On 13 January 2010, I wake up to emails and radio news about a magnitude 7.0 earthquake in Haiti, and a missed phone message left just before midnight inviting me to be interviewed on the couch for breakfast TV. Too late for that now, but I go straight to the United States Geological Survey earthquake hazards program website to find out what has happened.
The motion was sideways slip on one of the major faults where the Caribbean plate grinds eastwards against the North American plate. A magnitude 7 quake is not necessarily a disaster; there are about twenty of these somewhere in the world in an average year, but I see that in this case the initial rupture occurred at a shallow depth of about 10 kilometres.
This would make the ground shaking much more severe than if the quake had been deeper, moreover the epicentre lay close to Haiti’s sprawling capital city of Port au Prince.
An earthquake is the last thing the desperately poor nation of Haiti needs, coming so soon after hurricanes and flooding in 2004 and 2008. Hundreds feared dead, runs the preliminary report, but as the day wears on estimates of the death toll rise into thousands and then several tens of thousands.
Pictures on news websites show concrete-framed buildings in a state of collapse, with their masonry infill fallen onto the streets below. It is well known how to make comparable buildings earthquake resistant, but it seems that the authorities in Haiti are in no position to enforce building regulations, or maybe they are simply ignorant of the risk. This was the biggest quake in Haiti for at least a century, but any geologist could have pointed out that a significant quake was inevitable at some time.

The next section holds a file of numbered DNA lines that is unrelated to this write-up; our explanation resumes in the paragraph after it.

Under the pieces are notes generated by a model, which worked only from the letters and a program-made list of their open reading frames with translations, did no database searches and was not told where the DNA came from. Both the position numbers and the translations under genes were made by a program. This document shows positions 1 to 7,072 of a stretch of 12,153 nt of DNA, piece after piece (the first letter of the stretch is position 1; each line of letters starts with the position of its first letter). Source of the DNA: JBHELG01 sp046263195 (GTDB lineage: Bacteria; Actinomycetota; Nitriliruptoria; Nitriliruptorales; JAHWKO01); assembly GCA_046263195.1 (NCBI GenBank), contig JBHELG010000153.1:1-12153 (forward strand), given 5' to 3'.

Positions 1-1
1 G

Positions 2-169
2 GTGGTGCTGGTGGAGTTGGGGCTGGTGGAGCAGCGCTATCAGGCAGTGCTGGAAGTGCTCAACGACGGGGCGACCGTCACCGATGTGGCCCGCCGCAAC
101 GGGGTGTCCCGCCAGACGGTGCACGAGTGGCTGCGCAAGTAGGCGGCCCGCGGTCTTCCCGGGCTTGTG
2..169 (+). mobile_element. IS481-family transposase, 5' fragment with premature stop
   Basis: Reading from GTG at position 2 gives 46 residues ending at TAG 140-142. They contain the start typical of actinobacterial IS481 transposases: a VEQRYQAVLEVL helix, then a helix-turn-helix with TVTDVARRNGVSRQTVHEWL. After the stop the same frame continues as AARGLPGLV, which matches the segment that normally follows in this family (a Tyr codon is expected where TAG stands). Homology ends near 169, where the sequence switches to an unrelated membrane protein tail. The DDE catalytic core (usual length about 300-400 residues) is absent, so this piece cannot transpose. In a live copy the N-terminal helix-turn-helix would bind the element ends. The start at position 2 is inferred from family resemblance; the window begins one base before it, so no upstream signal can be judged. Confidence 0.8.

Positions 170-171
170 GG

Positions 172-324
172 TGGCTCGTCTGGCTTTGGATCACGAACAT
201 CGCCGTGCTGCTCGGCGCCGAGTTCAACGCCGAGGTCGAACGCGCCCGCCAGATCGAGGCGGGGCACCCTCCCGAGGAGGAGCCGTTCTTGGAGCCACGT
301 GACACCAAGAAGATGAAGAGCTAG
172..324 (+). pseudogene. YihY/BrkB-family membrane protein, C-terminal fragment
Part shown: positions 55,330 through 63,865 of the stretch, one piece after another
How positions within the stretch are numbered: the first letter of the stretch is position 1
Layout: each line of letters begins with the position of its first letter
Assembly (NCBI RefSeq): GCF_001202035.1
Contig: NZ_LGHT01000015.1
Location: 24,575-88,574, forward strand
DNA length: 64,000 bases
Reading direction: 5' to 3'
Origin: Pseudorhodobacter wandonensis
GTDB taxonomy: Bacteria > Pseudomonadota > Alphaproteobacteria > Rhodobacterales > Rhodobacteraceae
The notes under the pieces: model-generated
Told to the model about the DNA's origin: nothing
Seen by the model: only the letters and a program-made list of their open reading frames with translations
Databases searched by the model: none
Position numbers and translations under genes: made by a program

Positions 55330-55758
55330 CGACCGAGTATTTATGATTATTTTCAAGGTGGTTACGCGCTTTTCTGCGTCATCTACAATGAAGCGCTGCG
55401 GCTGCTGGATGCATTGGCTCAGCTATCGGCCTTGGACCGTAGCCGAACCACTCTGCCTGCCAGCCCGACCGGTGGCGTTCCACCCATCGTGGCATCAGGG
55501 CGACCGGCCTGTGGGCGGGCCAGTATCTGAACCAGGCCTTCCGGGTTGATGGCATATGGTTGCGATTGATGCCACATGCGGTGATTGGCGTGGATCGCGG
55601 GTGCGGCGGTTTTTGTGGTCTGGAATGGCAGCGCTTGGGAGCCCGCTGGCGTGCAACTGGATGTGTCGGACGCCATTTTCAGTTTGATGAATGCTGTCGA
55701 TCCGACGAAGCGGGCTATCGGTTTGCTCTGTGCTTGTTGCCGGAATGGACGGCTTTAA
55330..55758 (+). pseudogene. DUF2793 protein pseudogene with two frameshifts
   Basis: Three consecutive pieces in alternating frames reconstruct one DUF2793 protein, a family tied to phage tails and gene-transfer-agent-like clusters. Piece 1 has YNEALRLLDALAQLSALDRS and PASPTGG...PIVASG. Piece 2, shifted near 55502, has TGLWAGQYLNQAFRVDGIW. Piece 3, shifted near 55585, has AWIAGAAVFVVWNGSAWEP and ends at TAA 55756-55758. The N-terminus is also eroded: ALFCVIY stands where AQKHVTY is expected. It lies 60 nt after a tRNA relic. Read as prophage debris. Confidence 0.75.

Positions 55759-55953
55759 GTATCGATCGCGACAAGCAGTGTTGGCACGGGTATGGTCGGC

I wonder about the state of earthquake awareness among the local population, and also among foreign visitors to Haiti, as I listen to their accounts of running in panic from buildings as bricks cascade into the streets. What you should do if you are inside when an earthquake strikes, as school children in Japan, California and China are aware, is to dive under a table and stay there until the shaking has finished. The table will offer you some protection if the roof collapses, but if you panic and run outside you are likely to be hit by falling masonry or glass.
The priority right now, of course, is for material aid, rather than education (donations can be made via DEC.org.uk) - but awareness of earthquake hazards and ways to reduce the risks should become part of the longer term strategy. The next big one could be next week, next year, or not for a hundred years. It could strike Haiti, or Jamaica or southern Cuba.
The maps here show how the pattern of seismicity, as reported by the USGS, developed in the first two days after the initial quake. The squares are proportional to the magnitude of each quake (on the Richter scale), and the colour distinguishes quakes in the last hour, last day and last week prior to the time when the map was compiled. The biggest square is of course the main magnitude 7.0 earthquake, but you can see a whole series of aftershocks (some as large as magnitude 5) happening nearby.
The Presidential Palace in Haiti's capital, Port-Au-Prince, after the earthquake
UK Fire Service Urban Search and Rescue specialists wait to board a DFID-chartered flight to Haiti
Survivors gather in the street
A collapsed building
Damage at Port-Au-Prince docks
Aerial view of survivors gathering in a sports stadium the morning after the quake hit